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Instead of being a platformer like its predecessors, Donkey Kong 3 is an early shoot 'em up reminiscent of Space Invaders or Galaga. It incorporates some ideas from Space Firebird, a Nintendo developed arcade game released in 1980. Due to that, controlling Stanley is similar to controlling a space fighter ship. Stanley is able to walk left or right on the current platform, jump up or down platforms by pressing up or down, and spray projectiles of bug spray straight up into the air. While Stanley can move up a bit by getting onto the higher platforms, he's mostly restricted to the bottom of the screen. Also, remember that comment I made about the guy being sensitive? Well, I wasn't entirely joking, because he dies to anything remotely harmful in one hit. Each death results in the loss of a life, and as per usual, expending all lives will end the game. There's also a two player mode, but it's not any different from passing the controls back and forth. Speaking of, the controls are pretty precise, having a more polished feel than most arcade games of the time.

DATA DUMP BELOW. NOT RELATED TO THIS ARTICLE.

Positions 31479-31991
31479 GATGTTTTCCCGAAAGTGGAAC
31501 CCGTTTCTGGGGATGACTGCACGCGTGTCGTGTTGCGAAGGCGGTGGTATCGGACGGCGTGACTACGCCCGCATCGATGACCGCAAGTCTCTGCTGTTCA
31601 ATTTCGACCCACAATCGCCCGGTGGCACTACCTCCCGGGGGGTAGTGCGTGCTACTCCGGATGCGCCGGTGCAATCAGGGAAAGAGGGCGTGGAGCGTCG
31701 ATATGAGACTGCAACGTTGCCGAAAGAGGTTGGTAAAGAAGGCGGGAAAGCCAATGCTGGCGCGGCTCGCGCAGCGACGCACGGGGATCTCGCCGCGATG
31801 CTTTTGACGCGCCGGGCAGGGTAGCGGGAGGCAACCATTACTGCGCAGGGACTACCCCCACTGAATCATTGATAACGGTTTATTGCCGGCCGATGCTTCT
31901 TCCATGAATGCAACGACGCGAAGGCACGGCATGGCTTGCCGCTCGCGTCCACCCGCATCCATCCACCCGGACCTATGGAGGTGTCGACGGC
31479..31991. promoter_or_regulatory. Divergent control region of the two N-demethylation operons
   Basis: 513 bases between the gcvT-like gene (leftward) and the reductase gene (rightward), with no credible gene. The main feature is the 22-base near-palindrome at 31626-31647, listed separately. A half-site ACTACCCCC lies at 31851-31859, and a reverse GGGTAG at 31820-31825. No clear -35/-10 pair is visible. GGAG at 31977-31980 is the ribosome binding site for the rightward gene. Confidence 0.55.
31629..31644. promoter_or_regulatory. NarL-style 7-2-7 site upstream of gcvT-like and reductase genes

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At the top of the screen is the gorilla himself, Donkey Kong, who's holding two ropes, one in each hand. Donkey Kong will climb down these ropes, slowly inching downwards as time goes on. If he manages to climb to the bottom of the ropes, he'll drop off them and land at the bottom of the screen, scaring the daylights out of Stanley and costing him a life. I told you he's sensitive. Donkey Kong also sometimes throws coconuts at the poor Stanley. Stanley's goal is to repel Donkey Kong using his trusty bug spray. Each puff of bug spray will push Donkey Kong upwards slightly, and victory is yours once he gets pushed all the way to the top, letting you move on to the next stage. Whenever Stanley begins a life, there'll also be a power-up near one of the ropes. If Donkey Kong gets pushed near it, the power-up will drop down to the bottom of the screen, giving Stanley the opportunity to grab it. Once acquired, this item will temporarily upgrade Stanley's bug spray, increasing its range and power, allowing it to push Donkey Kong back much faster. The enhanced bug spray is also able to kill more types of enemies.